Dapper Dan Sportswomen of the Year: Penn State volleyball team breaks records, traditions


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When Russ Rose took over as coach of the Penn State women's volleyball team in 1979, he taught 16 classes, had three scholarships, no assistants and the team wore sleeveless, leftover jerseys from the basketball team.

Nowadays, the Hall of Fame coach teaches one class, has 12 scholarships, two assistants, a director of operations and his team wears sleek-looking Nike uniforms.

Rose also is the ringleader of the best women's volleyball program in the country.

"Times have changed, that's for sure," he said. "But you can't do it without the support of the university. When we joined the Big Ten Conference [in 1993], Penn State gave us the resources to be competitive.

"We have just taken off from there."

Penn State made NCAA history in December, becoming the first team to capture three consecutive national championships.

The top-ranked Nittany Lions rallied from a two-set deficit to beat No. 2 Texas, 3-2, in Tampa, Fla., extending the second-longest winning streak in Division I-A history to 102 matches.

And for the first time in Dapper Dan history, the sportswoman of the year will be given to a team -- Penn State -- rather than an individual on Thursday.

There are no current Western Pennsylvania players on the Lions' roster, but Rose said players from the Pittsburgh region have been instrumental in helping his program become a powerhouse.

"When I accept the award, I am going to dedicate it to all of the great volleyball players who have come from Western Pennsylvania, both men and women," Rose said.

"In the early years, half of our team was from Western Pennsylvania. All of them helped shape our program."

Penn State has not dropped a match since losing, 3-2, to Stanford Sept. 15, 2007.

In addition to the three national titles, the Lions have won four consecutive Big Ten championships behind the most-talented recruiting class in school history.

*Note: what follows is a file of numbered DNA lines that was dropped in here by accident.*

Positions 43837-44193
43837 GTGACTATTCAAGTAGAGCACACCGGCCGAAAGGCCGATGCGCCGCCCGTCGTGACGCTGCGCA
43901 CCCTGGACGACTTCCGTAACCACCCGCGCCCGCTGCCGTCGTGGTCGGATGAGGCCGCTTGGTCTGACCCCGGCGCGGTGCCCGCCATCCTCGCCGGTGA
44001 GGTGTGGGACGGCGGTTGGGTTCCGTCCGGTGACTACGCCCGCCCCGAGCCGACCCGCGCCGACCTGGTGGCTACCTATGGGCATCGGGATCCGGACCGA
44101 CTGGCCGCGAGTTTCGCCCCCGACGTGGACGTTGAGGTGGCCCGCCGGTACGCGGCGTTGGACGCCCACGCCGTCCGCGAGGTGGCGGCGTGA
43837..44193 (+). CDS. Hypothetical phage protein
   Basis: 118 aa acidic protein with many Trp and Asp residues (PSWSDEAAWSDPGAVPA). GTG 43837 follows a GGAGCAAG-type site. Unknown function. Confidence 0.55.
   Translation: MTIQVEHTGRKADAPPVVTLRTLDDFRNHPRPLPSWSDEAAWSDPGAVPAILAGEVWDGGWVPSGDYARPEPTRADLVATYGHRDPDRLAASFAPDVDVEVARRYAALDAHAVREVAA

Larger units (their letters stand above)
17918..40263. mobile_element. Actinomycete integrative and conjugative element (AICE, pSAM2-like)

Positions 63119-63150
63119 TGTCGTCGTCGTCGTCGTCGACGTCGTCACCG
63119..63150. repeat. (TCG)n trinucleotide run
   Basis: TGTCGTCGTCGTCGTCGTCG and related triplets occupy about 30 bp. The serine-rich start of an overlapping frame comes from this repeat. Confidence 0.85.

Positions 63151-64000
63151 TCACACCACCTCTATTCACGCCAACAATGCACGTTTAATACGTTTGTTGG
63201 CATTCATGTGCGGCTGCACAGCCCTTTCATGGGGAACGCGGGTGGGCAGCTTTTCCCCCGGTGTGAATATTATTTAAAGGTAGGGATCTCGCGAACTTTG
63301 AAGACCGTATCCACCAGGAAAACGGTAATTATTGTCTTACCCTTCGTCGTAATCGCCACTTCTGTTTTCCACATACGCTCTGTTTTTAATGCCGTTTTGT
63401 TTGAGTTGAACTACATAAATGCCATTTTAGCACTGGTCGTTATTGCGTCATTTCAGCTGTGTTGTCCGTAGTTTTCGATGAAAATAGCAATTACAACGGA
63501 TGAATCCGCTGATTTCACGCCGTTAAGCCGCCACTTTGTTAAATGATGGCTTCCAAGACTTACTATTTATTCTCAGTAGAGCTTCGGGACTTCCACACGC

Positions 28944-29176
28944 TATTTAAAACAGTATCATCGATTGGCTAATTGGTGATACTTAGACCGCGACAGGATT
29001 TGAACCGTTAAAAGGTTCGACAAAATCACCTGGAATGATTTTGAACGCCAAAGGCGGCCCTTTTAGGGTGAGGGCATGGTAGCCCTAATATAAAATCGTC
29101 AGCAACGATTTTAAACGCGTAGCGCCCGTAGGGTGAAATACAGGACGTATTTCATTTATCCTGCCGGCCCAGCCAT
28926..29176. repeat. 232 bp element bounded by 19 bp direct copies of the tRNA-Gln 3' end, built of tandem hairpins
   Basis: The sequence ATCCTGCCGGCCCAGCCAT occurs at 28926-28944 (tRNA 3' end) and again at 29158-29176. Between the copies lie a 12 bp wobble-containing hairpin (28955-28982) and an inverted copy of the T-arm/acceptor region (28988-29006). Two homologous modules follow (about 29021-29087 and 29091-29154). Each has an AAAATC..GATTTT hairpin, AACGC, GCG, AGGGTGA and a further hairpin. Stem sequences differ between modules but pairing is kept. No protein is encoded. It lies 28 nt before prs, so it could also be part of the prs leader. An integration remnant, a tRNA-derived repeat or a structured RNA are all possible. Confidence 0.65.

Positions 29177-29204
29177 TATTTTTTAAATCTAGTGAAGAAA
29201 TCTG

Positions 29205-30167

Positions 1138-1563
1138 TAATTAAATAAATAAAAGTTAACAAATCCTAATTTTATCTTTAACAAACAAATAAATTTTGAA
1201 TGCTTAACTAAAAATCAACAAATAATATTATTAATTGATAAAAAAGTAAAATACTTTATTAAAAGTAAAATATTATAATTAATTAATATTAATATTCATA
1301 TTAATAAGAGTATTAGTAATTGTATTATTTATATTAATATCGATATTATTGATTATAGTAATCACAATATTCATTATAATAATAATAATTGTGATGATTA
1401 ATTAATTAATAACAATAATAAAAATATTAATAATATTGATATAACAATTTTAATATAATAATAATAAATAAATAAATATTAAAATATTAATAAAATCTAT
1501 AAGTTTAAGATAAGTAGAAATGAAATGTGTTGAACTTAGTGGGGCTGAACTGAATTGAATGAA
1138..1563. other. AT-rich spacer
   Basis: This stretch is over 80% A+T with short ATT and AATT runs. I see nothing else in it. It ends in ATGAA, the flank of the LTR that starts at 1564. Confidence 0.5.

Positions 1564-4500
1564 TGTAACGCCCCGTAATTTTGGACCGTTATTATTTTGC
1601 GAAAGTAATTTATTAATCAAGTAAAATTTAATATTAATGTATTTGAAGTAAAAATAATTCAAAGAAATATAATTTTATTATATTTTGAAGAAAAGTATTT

Senior All-Americans Megan Hodge and Alisha Glass helped Penn State compile a 142-5 record.

"We've certainly had a great run the last three years," Rose said. "And Alisha Glass and Megan Hodge contributed heavily to the success of our team in different ways."

Hodge, an outside hitter, finished her career with 2,142 kills, second in school history. Glass, a setter, finished with 5,799 assists, fourth all-time, and added 454 blocks.

Hodge became just the fifth player in Division I to be named first team All-American four consecutive years. She also was named the winner of the Honda Sports Award, given to the country's top female athlete in volleyball.

She was the second consecutive Penn State player to win the prestigious award, following Nicole Fawcett.

"Penn State has the type of volleyball program that is unmatched when compared to any other school," Hodge said. "It's not really about individual awards with me, or being the best player on the best team.

"At the end of the day, it was all about playing as a team and playing well. I think our record and championships are a credit to our coaching staff and all the great players who have passed through the program."

This past season, Rose became just the fourth Division I coach to win four national championships. He also became just the third coach to reach 1,000 wins.

Penn State finished the decade with a record of 308-38. Its 102-match winning streak trails only the Miami men's tennis team, which posted 137 consecutive victories from 1957-64.

"We've won four national championships and had a lot of success, but I think the hardest part still is trying to sell a player on coming to Penn State," Rose said. "They all want to know why would they should go East to play a sport that is dominated primarily by teams from the West.

"We've been fortunate. We have had some very talented kids who have played hard and have been able to handle the enormous expectations that go with it."


Ron Musselman: rmusselman@post-gazette.com


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